Tag Archives: Calcanel Apophysitis

What is the treatment of Severs disease?

Pain in the heel of children isn't very common, but when it does happen, the most frequent cause is a disorder known as Severs disease. It is not a real “disease”, however it is the label that has unfortunately widely used. It is actually correctly known as calcaneal apophysitis. It is a problem in the growing region at the back of the heel bone. Since it is a disorder, of the growing bone, the disorder is self-limiting and definately will no longer be an issue when the growth of that bone has concluded. It is more prevalent around the ages of 10-12 years.

The classic symptom of Severs disease is soreness on activity and soreness on squeezing the sides of the rear area of the heel. In the beginning the discomfort is not that bad and doesn't impact action very much, however later it becomes more severe and affects sports participation and might result in limping. The exact reason for it is not clear, but it is clearly an excessive use type condition because it is more prevalent in those who participate in more sport and more frequent in kids who have got a higher body weight. Children with tighter calf muscles can also be at a greater risk for the development of this disorder.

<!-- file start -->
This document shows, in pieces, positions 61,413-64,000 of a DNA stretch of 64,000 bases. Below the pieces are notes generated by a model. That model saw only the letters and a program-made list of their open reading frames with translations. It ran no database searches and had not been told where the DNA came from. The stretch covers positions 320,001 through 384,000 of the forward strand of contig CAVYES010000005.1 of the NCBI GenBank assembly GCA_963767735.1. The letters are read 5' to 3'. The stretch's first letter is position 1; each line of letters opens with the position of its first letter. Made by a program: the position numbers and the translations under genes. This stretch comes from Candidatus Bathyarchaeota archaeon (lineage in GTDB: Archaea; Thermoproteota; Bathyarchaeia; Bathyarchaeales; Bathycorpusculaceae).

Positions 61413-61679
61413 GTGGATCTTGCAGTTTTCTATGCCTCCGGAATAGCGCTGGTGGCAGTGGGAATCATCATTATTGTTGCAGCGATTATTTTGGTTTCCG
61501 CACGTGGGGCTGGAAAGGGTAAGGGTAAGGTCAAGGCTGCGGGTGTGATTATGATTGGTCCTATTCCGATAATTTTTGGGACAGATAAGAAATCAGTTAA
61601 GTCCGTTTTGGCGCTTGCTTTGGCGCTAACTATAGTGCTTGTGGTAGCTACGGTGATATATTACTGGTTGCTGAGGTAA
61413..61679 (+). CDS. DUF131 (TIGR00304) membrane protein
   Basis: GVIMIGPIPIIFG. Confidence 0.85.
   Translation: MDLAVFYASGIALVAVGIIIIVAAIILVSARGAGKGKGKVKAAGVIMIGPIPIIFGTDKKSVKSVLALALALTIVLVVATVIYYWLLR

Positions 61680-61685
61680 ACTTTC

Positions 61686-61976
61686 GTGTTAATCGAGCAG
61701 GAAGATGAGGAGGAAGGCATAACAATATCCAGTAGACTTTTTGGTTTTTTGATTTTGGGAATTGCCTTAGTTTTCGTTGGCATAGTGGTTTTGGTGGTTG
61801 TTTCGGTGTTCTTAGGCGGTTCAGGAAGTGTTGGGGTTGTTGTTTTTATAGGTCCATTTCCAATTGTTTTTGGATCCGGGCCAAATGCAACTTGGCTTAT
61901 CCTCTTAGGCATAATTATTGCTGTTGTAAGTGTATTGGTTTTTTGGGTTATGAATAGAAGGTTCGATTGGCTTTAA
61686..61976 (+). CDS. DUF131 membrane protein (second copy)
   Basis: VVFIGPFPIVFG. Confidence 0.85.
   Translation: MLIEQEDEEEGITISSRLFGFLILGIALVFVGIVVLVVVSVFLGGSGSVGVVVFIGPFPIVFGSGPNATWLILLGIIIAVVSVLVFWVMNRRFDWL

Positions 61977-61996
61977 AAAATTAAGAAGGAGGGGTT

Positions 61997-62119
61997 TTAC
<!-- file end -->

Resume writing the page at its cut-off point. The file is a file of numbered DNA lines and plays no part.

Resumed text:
Usually, the management of Severs disease is load management. The child is encouraged to remain active, but just reduce exercise levels to a level that can be coped with and not too painful. A cushioning heel raise in the footwear might be helpful to protect it. Ice right after sport may also be helpful to help the inflammation. If the calves are tight, then a stretches needs to be used. Occasionally foot supports may help if the arch of the foot is overpronated. On rare occasions a splint can be utilized, and all activities halted until it heals. By the mid-teens the growing plate that this occurs at merges with the rest of the heel bone, and this ceases to be an issue at those age groups.